Reviews provided by Syndetics
Library Journal Review
Donnelly's (The Girl in the Photograph) latest chronicles the lives of the descendants of Louisa May Alcott's March family. Specifically, Donnelly explores what the great-great-granddaughters of the dynamic Jo would be like. Sisters Emma, Lulu, and Sophie are all as different as can be, but they struggle equally to determine what types of lives they want. Lulu in particular feels she doesn't have the same luck in love as her older sister, Emma, nor the same direction for a career as her younger one. When Lulu stumbles upon the letters of Jo March, a new world that is different in time but similar in its themes is revealed to her as well as a kinship to the relative she never met. VERDICT Donnelly starts with a great premise, but readers have to keep track of lots of characters. The dialog and plot are sometimes slowed by contrived transitions. Still, fans of Little Women may enjoy this reinterpretation.-Anne M. Miskewitch, Chicago P.L. (c) Copyright 2011. Library Journals LLC, a wholly owned subsidiary of Media Source, Inc. No redistribution permitted.
Publishers Weekly Review
Modern women have much to learn from Louisa May Alcott's Little Women, or so Donnelly seeks to prove in a debut novel that contrasts the contemporary Atwater sisters with distant ancestors Meg, Jo, Beth, and Amy March. The present-day Atwater clan consists of sensible oldest sister Emma, smart-mouthed middle sister Lulu, and aspiring actress Sophie, the perky youngest. As the novel opens, Emma prepares for her wedding; Lulu feels adrift; and Sophie moves in with Lulu and her roommate, Charlie, a young woman the Atwaters regard as one of their own. Lulu finds her great-great-grandma Jo's correspondences in the attic, revealing numerous similarities between the Marches and the Atwaters. Like the Marches, the Atwater girls are independent yet eager for love, vivacious yet genteel, and letters written 150 years ago begin to inform Lulu's life today. Donnelly's novel is much the same, though it occasionally loses focus. Actually, Donnelly is at her best when she abandons Alcottian gentility to describe Sophie's appearance on a TV melodrama. Donnelly's light, spirited tale about modern women with old-fashioned values benefits from its colorful Islington, London, locale. (June) (c) Copyright PWxyz, LLC. All rights reserved.
Sensible office administrator Emma Atwater is planning her wedding, gorgeous 22-year-old Sophie Atwater is launching an acting career, and Lulu Atwater is drifting aimlessly through a series of dead-end jobs, trying to decide how her sisters managed to become grown-ups without telling her how it's done. When Lulu's copious amounts of free time lead her to her parents' attic to hunt for an old book of recipes, she discovers a dusty set of letters from Josephine March, Lulu's great-great-grandmother. Expanding on episodes familiar to anyone who has loved Louisa May Alcott's Little Women, Donnelly's The Little Women Letters imagines how modern versions of the March sisters might have lived. Donnelly's homage is respectful without being obsequious, and frequent allusions to Alcott's text give The Little Women Letters a certain authenticity. Donnelly writes with obvious passion for the classic tale and successfully applies a fresh sensibility to the three modern sisters. Nostalgic without being deferential, jocular without being flippant, The Little Women Letters is beautifully crafted.--Turza, Stephani. Copyright 2010 Booklist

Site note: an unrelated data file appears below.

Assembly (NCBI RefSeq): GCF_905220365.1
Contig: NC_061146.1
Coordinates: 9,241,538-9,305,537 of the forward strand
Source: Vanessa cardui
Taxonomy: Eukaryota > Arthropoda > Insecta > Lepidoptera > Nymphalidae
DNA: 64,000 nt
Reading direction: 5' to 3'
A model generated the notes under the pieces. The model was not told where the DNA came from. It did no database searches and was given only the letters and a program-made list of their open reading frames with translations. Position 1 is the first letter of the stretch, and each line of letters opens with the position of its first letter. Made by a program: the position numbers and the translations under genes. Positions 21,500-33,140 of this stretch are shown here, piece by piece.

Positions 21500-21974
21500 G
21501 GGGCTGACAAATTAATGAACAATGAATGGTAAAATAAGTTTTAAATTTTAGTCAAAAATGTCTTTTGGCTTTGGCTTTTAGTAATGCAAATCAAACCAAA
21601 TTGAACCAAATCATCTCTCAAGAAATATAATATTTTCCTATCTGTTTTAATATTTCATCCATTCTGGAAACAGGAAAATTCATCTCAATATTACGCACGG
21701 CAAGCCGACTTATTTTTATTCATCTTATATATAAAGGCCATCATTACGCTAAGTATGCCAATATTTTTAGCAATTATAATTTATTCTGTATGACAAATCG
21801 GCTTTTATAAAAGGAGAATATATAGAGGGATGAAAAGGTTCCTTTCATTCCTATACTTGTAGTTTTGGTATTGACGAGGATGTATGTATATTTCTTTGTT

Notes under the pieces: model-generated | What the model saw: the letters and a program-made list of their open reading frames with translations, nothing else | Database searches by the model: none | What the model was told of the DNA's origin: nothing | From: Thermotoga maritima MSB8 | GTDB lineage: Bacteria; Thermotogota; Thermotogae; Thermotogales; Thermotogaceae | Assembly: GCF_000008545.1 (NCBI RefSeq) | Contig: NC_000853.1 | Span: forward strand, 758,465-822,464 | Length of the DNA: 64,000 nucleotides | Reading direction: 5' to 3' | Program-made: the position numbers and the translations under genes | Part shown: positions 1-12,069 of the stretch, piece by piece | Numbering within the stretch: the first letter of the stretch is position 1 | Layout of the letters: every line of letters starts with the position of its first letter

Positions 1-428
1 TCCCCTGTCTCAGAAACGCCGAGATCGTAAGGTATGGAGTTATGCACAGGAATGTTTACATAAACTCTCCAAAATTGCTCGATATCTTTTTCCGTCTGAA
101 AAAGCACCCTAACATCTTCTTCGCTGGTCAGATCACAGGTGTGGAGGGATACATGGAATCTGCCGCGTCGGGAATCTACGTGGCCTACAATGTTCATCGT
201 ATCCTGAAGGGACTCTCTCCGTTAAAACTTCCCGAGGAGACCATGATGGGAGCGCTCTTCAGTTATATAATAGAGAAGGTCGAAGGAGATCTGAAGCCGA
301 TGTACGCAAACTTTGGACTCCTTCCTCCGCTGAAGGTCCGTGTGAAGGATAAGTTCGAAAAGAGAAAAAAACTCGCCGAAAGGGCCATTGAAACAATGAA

Kirkus Book Review
British-born Donnelly's first novel, payback for all the Americans rewriting Jane Austen, concerns a present-day London family with three sisters descended from and living adventures parallel to the eponymous Alcott heroines.As Lulu Atwater reads a stash of Jo March's (disappointingly dull) letters she's discovered in her mother's attic, the parallels Donnelly makes between the Atwater and March families are not subtle. Instead of Marmee as mother, there's warm and loving Fee, a family therapist originally from Boston and the great-great granddaughter of Jo Bhaer (nee March). Fee's husband David, who publishes travel books, is a genial but frequently absent father. Like Meg March, responsible oldest daughter Emma is engaged to a nice young man, and like Amy March, effervescent youngest daughter Sophie, an aspiring actress, is slightly spoiled but ultimately lovable. Lulu, the brainy middle daughter, is unsettled, unpredictable and outspoken. With no dying fourth sisteralthough Sophie has a bout of food poisoningand no serious financial strain (or even awareness of a civil war being fought, say in Afghanistan), the Atwater family adventures lack the gravitas of the Marches'. Offered a great professional opportunity in North Dakota, Emma's fianc sensitively lets her decide whether the benefit to his career is worth leaving London and her career; despite the Atwaters' half-baked avowals of feminism, she decides it is. When Sophie stands up to snobby Bostonian Aunt Amy and her prejudice against Irish Catholics (as exotic as this novel gets), Aunt Amy likes her spunk and introduces her to an important theatrical producer. Fee and David hit a rocky spot in their marriage but quickly act to rekindle their romance. No Jo March, Lulu finally discovers her passions: for cooking as a career and for a hunky true love. Plenty of sitcom-ready moments occur, like Sophie accidentally brushing her teeth with hair conditioner and Emma buying shoes she can't afford.The Atwaters are amiable in small doses, but Alcott fans will find this chick lit's superficial relationship to the sneakily subversiveLittle Womeninsulting.]] Copyright Kirkus Reviews, used with permission.